…At the clinic where he was taken, the young officer’s condition is deemed stable. “It was a hollow-point bullet. We were able to take out the largest piece. Six smaller particles are still implanted within the thigh. We won’t be able to say more until after twenty-four hours have passed,” explains a nurse present at the scene. In the radiology room, the young officer is in tears. Two words return to his mouth: “He called me bakhouch [insect], debbane [fly]. I was just doing my job.” Tarik is then placed in a secure room with double-paned windows. A nurse is constantly by his side, and for several hours several police commissioners and other top level officials with the wilaya travel back and forth through the clinic’s hallways. The young officer’s family is at first prevented from visiting him but his mother alone is authorized to take him in her arms. Leaving the room, she is visibly in a state of chock. She mumbles a few inaudible words before breaking into sobs: “I only have two sons and they wanted to kill my first one.” As night falls, one question is on everybody’s lips: who could the driver of this vehicle been? “We know that it is someone very important and close to the royal family. That’s all,” concedes a police officer present at the clinic.
A Moroccan About the World Around Him analyzes the situation and is left with this conclusion:
In a democratic country, Al Ya’koubi would have been pulled out of the car and handcuffed at the scene; he would be sitting in jail waiting to appear before a judge to be charged with assault and battery, and attempted murder on a uniformed police officer during the course of official duties. But here in Morocco, the sentence had already been cast the moment he shot and kicked you like a piece of trash, then calmly, remorselessly sat in his car making phone calls and waiting for your colleagues. You would think an insane man would turn his weapon against the crowd.
In a democratic country, even cops are not authorized fragmentary rounds because their use is inhumane and causes devastating internal injury. They are however used by criminals.
In a democratic country, even if, in the goodness of your heart, you decided to forgive your attacker, the government, as a true representative of the people, out of concern for their safety, would not concede its right to unleash the full wrath of the law on a psychopathic criminal who represents a serious danger to people. But here in Morocco, the safety and comfort of your high ranking attacker supersedes that of the common people; he is above the law. From a distorted perspective, you could say that the government is his representative against you.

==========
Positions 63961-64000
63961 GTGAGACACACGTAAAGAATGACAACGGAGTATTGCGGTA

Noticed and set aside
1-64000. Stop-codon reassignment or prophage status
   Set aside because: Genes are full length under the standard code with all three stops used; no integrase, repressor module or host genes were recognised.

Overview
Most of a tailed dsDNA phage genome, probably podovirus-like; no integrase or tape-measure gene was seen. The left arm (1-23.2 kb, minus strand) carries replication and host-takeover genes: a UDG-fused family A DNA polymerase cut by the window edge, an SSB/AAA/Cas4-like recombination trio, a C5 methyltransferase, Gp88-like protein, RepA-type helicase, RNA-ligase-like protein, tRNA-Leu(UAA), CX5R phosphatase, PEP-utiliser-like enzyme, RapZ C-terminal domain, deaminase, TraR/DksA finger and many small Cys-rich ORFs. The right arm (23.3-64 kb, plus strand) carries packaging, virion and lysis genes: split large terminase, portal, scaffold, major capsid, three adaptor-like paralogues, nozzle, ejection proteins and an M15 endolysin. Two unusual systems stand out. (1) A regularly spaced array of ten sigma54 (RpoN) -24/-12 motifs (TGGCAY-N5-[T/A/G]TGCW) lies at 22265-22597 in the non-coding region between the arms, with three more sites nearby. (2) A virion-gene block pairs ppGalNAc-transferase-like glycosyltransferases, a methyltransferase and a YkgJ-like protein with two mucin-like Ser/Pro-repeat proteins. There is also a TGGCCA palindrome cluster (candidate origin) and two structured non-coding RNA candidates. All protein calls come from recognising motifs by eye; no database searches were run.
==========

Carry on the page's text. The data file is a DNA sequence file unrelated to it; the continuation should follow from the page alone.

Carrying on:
Does the uniform you so proudly wear make you a representative of the law? A protector of the people? Does it command respect? Not by all it seems. Is there a law that punishes those who disrespect a uniformed officer (let alone shooting and then kicking him)? Of course there is. Will it apply to Al Ya’koubi? Let’s use Erraji as a standard for this one.
Are we all equal before the law, or are some more equal than others?
But I was told that the king does not stand for such overbearing, criminal attitudes as that displayed by Al Ya’koubi, nor does he stand for the actions of the officials who, by their toadyism, deride his efforts to drive Morocco into the 21st century.
This is an epochal moment. Let us hope.
*Makzhen is a term for the governing elite in Morocco, centered around the king and consisting of royal notables, businessmen, wealthy landowners, tribal leaders, top-ranking military personnel, security service bosses, and other well-connected members of the establishment.
**Le Soir Échos is a daily French-language publication in Morocco which is not available online.
Translations by Lydia Beyoud